It’s the first of September today.
I just cannot believe how quickly this year is going. It was only yesterday that it was the 5th of January when I officially started the last bit of my PhD, and only 2 blinks of an eye ago that I had my viva. 1 that I had my graduation ceremony.
And in about two milliseconds I’ll have a job interview. The job interview I nearly missed out on all together as I saw the opening too late, after the deadline, but still decided to give it a try, as I felt I just had to try it. And then I got the invite. I was thrilled. Am thrilled. But I hope this is _the one_. Of course, you always hope that today’s job interview will be your last in a while, and yes, at this point I only apply for jobs that I _really_ want, because luckily I can afford myself that luxury, but this job… THIS JOB… it seems to have everything I want, can, and will do to get my career started.
In the run on to today, obviously, I’ve been preparing. Reading through the organisation’s annual reports, some PowerPoint presentations about plans for the future, some news articles about the things they have done, and what gripped me the most was this quote they used from one of their tenants:
Where I was living before was an old building, and I didn’t have any aspirations when I was there. The staff at <organisation> have been great. Everyone I’ve dealt with there has had my interests at heart and been so helpful. The future looks much brighter now I’m living in a beautiful new flat, close to the city centre, and with friendly neighbours.”
This really gripped me. Even if this role and position are not meant to be, I want my job, my organisation to be inspiring people to say this. That people are happier after and because of dealing with us, that people trust the organisation, which in turn gives the organisation a great social reputation.
As always, I’ve been ‘practising’ my interview, out loud. Giving answers to potential questions, talking to myself. I should wear one of those ear pieces to make sure people don’t think I’m still talking to an imaginary friend at the age of 32…. even though, in a way, I am, because I’ve learned to trust these little moments with myself, on the motorbike, in the car, under the shower, making coffee, out for a run, to clear my thoughts and get some motivations and underlying emotions and ideas to the surface.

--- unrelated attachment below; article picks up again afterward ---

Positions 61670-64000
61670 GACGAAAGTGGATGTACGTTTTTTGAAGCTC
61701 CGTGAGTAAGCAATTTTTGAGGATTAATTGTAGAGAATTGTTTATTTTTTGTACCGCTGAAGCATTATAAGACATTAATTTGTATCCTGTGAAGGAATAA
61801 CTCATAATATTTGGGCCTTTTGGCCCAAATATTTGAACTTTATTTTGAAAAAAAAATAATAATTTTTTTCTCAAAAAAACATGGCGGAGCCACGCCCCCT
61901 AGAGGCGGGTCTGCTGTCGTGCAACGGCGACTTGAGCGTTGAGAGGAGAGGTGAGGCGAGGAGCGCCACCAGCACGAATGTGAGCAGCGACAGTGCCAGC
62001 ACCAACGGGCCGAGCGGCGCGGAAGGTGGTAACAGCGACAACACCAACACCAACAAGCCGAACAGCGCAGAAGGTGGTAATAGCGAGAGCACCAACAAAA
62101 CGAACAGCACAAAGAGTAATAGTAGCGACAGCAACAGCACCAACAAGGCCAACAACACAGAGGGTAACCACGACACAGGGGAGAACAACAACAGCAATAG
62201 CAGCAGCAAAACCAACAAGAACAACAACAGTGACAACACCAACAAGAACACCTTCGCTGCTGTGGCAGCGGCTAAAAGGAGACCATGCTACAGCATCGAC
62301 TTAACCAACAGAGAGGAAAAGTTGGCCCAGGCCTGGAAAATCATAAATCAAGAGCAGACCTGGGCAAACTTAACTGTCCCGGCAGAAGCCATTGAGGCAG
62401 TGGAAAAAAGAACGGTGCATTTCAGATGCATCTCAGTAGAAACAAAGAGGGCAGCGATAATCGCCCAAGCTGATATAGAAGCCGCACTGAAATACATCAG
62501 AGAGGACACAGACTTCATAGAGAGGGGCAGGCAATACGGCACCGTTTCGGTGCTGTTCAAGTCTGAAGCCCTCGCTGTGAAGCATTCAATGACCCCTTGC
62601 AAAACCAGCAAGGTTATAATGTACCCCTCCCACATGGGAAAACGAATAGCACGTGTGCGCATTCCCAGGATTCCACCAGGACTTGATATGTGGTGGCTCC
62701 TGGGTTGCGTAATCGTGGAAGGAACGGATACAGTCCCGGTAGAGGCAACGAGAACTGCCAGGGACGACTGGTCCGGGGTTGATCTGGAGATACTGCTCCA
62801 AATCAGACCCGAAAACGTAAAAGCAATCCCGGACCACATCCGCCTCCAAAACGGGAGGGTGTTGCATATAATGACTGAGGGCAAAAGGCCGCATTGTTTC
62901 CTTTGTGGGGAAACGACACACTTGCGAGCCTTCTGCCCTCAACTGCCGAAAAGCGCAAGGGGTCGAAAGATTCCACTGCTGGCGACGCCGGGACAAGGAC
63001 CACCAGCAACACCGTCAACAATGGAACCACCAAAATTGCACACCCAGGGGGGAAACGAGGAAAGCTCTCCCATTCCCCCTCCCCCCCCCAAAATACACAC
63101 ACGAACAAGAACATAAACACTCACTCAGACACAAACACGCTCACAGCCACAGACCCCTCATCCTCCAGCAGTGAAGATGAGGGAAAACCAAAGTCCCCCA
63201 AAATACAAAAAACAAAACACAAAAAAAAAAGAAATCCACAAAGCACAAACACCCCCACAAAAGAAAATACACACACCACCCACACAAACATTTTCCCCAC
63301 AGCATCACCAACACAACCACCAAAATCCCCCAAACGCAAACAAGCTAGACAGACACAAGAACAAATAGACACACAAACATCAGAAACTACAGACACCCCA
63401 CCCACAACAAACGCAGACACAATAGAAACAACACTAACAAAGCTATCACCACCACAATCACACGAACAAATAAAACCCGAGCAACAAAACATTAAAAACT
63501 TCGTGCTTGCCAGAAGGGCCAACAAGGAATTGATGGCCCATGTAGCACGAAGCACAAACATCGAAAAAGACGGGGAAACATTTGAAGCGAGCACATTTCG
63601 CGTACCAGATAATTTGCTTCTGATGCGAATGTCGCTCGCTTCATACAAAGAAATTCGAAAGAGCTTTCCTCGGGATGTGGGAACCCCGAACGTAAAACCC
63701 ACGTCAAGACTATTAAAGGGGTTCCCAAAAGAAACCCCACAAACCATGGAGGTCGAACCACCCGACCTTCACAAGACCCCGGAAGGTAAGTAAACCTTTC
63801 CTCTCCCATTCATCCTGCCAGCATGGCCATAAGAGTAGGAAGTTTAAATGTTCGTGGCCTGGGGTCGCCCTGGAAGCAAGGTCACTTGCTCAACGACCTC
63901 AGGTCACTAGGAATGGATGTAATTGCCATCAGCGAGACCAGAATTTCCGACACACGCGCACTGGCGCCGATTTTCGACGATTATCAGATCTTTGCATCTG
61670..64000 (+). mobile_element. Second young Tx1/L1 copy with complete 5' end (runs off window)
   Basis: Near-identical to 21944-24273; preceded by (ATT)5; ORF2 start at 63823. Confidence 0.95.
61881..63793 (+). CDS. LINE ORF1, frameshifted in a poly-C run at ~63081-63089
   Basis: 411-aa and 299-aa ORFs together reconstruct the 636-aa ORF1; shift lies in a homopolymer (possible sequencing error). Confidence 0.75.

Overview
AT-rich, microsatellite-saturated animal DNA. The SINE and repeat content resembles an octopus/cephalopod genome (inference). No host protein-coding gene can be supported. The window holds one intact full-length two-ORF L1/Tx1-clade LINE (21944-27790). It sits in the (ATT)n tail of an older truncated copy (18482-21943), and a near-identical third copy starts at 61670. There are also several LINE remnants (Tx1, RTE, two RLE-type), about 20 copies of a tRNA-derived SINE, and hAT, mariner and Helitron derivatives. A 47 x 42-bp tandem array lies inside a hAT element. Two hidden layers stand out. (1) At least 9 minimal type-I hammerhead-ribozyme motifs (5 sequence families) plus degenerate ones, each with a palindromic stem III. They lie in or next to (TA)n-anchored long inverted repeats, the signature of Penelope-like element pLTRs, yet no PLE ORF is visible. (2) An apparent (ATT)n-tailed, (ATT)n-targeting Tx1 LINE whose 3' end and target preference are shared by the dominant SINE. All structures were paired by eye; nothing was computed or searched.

Yesterday I was talking to myself about this PhD again, and how some people advise that, when not going for an academic job, to not mention the PhD on your CV. But I could not do that. I explained to myself that, first, it would leave a massive hole on my CV that I would have to fill with lies….. which isn’t a great start anyway, and then what…? Even though I do not intend to use my PhD for any ‘pure’ academic work, at a university or in a research centre, I’m still the proud owner of that degree, and it has taught me a hell of a lot about myself and where I want to go. It has taught me that, in a full-time job, I need things like the quote above from my clients to feel like I’m doing something worthwhile, actively engaging with local communities and individuals to make sure that nobody gets left behind.
Whatever today’s interview might bring, I’m glad I got the invite, with that PhD mentioned on my CV, and I do not plan on leaving it out. Take me or leave me with the PhD, this is who I am, this is what I’ve done, and I’ve just told you where I really want to go in the near future. I hope, soon, an employer appreciates that and wants to go on that journey with me. Because, well, even though going to the gym every other day around 1pm, when it’s quiet, is great and all, but I’d rather be out there working rather than working out….